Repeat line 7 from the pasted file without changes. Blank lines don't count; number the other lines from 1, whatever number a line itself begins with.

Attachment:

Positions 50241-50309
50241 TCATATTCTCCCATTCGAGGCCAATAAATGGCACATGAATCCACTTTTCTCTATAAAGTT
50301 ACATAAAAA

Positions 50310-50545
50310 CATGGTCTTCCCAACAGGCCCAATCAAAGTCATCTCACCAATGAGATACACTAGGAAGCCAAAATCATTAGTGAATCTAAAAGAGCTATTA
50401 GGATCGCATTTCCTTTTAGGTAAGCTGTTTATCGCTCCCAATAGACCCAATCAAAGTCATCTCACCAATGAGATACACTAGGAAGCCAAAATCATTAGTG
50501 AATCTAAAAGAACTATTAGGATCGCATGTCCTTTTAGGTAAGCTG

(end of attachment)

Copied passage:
50501 AATCTAAAAGAACTATTAGGATCGCATGTCCTTTTAGGTAAGCTG